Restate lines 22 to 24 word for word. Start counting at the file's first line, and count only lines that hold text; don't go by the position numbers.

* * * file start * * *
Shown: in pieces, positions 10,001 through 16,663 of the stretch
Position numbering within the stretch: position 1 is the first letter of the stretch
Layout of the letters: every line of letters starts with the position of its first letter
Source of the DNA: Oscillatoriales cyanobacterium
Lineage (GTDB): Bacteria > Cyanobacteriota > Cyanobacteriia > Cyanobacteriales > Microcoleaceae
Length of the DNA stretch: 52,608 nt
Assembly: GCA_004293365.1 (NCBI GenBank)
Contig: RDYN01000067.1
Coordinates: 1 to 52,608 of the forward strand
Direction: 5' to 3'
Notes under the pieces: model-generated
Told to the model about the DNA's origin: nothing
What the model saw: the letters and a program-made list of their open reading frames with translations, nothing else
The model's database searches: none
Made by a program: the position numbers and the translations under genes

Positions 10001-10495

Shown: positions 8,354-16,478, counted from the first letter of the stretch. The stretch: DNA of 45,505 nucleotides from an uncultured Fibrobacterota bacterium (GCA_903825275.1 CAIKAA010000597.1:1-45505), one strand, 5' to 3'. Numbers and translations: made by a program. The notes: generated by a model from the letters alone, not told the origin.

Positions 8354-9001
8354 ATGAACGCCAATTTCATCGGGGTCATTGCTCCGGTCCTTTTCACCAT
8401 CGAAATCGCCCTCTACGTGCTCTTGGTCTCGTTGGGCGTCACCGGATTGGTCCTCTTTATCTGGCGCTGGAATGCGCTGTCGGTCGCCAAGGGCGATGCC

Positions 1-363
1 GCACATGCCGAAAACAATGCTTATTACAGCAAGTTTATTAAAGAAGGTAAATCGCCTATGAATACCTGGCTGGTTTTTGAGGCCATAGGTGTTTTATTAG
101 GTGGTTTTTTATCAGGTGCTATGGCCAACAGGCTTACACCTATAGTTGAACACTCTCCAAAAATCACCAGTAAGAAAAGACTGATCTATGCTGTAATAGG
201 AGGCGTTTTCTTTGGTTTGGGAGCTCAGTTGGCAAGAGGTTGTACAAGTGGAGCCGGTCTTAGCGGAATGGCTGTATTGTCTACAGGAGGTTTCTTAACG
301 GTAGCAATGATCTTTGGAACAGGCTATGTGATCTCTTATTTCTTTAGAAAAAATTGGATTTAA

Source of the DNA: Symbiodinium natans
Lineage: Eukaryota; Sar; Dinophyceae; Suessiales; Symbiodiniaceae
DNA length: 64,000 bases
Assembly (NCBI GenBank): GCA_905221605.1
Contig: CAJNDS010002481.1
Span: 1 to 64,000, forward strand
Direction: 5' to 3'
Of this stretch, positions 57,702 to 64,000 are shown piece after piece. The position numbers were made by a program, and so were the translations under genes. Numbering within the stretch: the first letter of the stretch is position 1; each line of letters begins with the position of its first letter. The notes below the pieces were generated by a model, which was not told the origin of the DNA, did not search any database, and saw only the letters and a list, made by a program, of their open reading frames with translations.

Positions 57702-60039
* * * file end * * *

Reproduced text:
1 GCACATGCCGAAAACAATGCTTATTACAGCAAGTTTATTAAAGAAGGTAAATCGCCTATGAATACCTGGCTGGTTTTTGAGGCCATAGGTGTTTTATTAG
101 GTGGTTTTTTATCAGGTGCTATGGCCAACAGGCTTACACCTATAGTTGAACACTCTCCAAAAATCACCAGTAAGAAAAGACTGATCTATGCTGTAATAGG
201 AGGCGTTTTCTTTGGTTTGGGAGCTCAGTTGGCAAGAGGTTGTACAAGTGGAGCCGGTCTTAGCGGAATGGCTGTATTGTCTACAGGAGGTTTCTTAACG